Additional Interest vs. Additional Insured: What's the Difference?

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  • Additional Interest vs. Additional Insured
  • Additional Interest vs. Additional Insured for Car, Home, and Renters Insurance
  • Why is it important to know the difference?
Additional interest and additional insured are standard terms in the insurance industry. But, however familiar they may sound, they are often a source of confusion. Are they the same … are they different? Related? Even insurance agents have been known to confuse them.
The truth is, knowing the difference between these two terms could save you legal and financial trouble down the line.
So, what is an additional interest vs. an additional insured?

Additional Interest vs. Additional Insured

Additional interest: If you have ever taken a loan for a car or a mortgage, you may already know that lenders can require you to purchase extended insurance coverage for the asset (the car or the house). They are also notified whenever you make changes to your insurance policy or default from it altogether. This is because they are listed as an additional interest in the policy.
Additional interests in a policy are not covered, and therefore, they have no right to file claims. They are usually an interested party that wants to ensure coverage for an asset because they have invested in it. Being an additional interest gives them access to updates and policy information from the insurance company.
Additional insured: On the other hand, an additional insured is a certificate holder of a policy. That means they are covered under the insurance policy, in addition to the person that took out the policy. Unlike an additional interest, an additional insured can receive payouts and file claims.

Additional Interest vs. Additional Insured for Car, Home, and Renters Insurance

Car Insurance

Additional Insured: If you leased a car from a dealership, you would need to list the dealership as an additionally insured party on your car insurance plan because they are the owner of the vehicle and entitled to file claims and receive payouts. It is important to note that an additional insured is not the same as a listed driver. A listed driver is anyone who is listed in the policy and therefore able to drive the car, while an additional insured is someone who will receive payouts in case of a loss.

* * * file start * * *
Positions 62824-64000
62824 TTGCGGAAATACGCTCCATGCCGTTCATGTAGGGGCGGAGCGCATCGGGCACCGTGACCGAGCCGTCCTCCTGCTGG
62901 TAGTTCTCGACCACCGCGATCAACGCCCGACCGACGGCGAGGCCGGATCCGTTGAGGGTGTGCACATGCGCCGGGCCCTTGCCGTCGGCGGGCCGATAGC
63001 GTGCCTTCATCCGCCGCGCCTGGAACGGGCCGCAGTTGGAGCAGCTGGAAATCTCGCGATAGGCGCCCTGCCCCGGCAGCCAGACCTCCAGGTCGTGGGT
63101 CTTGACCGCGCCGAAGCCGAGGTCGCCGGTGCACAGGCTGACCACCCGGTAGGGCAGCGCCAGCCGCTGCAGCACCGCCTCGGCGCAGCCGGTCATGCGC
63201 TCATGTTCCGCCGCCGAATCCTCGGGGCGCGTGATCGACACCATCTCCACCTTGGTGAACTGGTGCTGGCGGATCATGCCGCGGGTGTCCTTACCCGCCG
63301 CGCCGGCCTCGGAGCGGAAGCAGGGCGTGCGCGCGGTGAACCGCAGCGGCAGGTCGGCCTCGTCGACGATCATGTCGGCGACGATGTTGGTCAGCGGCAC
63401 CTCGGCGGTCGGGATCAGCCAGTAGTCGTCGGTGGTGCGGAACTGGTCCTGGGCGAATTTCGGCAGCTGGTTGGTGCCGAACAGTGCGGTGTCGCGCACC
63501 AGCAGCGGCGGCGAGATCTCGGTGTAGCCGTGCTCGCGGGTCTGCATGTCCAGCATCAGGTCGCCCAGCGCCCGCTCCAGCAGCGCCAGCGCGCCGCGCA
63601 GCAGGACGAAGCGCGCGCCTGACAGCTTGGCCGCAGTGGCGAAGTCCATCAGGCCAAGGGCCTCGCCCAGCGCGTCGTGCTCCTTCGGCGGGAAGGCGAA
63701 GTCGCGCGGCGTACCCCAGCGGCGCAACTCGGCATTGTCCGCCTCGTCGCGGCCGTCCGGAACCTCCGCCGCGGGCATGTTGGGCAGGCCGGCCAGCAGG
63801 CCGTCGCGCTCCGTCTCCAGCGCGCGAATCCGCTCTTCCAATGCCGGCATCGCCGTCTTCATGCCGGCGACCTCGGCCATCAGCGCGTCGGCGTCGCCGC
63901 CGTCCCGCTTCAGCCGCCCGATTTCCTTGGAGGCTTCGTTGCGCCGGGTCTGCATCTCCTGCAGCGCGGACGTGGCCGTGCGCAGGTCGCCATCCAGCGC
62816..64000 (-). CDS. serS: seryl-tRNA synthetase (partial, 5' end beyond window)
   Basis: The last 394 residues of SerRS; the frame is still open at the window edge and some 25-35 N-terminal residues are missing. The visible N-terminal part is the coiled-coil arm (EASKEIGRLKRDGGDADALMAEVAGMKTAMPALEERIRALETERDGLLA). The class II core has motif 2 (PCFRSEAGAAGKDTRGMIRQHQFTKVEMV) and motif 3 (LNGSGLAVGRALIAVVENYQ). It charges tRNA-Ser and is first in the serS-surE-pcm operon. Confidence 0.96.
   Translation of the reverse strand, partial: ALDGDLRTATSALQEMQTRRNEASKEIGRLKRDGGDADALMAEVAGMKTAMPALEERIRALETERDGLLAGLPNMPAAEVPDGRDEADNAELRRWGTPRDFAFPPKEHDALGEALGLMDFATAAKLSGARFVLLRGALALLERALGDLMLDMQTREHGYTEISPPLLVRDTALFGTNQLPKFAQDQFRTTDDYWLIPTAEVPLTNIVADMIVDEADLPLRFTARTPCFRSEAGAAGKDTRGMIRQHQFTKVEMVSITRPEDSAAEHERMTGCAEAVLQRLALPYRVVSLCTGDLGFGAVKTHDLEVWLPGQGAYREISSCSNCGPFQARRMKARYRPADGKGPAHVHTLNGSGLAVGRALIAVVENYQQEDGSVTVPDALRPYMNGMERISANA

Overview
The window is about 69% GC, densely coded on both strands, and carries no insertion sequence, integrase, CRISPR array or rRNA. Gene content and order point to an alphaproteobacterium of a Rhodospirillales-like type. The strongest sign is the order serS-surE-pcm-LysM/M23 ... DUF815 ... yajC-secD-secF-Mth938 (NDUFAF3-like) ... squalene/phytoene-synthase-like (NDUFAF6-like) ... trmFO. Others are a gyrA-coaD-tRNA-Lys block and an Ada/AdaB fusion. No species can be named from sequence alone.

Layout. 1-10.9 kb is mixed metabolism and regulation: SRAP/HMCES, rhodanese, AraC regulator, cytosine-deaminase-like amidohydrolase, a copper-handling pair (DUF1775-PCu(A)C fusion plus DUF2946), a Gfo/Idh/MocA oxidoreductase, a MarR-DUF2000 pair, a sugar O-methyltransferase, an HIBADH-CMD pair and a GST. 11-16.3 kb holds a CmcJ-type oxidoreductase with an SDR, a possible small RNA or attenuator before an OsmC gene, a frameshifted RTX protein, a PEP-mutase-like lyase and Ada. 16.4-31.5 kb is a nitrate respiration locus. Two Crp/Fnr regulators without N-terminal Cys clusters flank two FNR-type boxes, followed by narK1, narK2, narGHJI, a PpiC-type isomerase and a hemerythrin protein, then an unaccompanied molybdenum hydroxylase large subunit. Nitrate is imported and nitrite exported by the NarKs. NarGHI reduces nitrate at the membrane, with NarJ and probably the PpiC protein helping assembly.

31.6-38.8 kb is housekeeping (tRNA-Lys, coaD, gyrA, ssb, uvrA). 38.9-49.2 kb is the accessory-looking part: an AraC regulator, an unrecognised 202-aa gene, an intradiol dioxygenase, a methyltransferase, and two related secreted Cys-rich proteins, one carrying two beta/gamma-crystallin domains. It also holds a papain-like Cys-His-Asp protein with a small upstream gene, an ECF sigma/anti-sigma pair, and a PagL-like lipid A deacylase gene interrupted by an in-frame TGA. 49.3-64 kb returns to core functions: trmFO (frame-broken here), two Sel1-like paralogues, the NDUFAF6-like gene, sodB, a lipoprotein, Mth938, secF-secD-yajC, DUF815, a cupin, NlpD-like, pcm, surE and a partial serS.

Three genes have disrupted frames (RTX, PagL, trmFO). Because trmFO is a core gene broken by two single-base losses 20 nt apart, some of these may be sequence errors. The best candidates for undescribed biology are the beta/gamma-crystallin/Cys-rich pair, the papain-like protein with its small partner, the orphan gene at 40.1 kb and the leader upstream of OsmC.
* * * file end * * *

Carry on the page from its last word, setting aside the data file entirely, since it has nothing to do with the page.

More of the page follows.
Additional Interest: In the case of your vehicle, an additional interest would be a bank or lender that has a financial interest in protecting your investment. They will receive updates and policy information from the insurance company.

Homeowners Insurance

Additional Insured: If multiple people have ownership of a single home or property, each owner should be listed as an additional insured on the policy (in addition to the person that took out the insurance). This scenario is common when multiple families share a vacation home.
Additional Interest: Again, any bank or lender who wants to make sure their investment is being protected could be listed as an additional interest. They could also require a certain endorsement from the insurance policy to increase the asset’s protection level.

Renter’s Insurance

Additional Insured: Anyone, apart from the person that took out the policy, who is part of the lease and lives in the insured property or unit should be listed as an additional insured.
Additional Interest: Sometimes landlords require renters insurance and may ask to be added as an additional interest in the policy so they are entitled to making sure you maintain coverage of the rented property. They would not have the ability to file any claims or be covered by the policy; they would only have access to changes in the policy.

Why is it important to know the difference?

As we mentioned earlier, many people (including some insurance agents) don’t know the difference between the two, which can lead to some serious trouble.
Picture this: You hire a home contractor and they require you to add them as an additional interest. You agree and pass this information along to the insurance agent; however, they end up adding the contractor as an additional insured because they think the terms are interchangeable.
A few months down the line, work was not properly completed in the house and it causes an accident. You decide to sue the contractor for the financial repercussions only to find out it’s not possible because you can’t sue a person listed under the same insurance.
Accidentally assigning an additional interest instead of an additional insured can be just as consequential because people who are added as an additional interest are not protected against liabilities. For example, if you and another person own a house together but one of you is listed as an additional interest instead of an additional insured, the person listed (incorrectly) as an additional interest would not be covered under homeowners liability. Therefore, they may run the risk of losing money as well as personal property in a legal battle.
That being said, there’s no fooling you! You’re now an expert on the distinct differences between additional interest and additional insured and how those differences can impact your insurance coverage.

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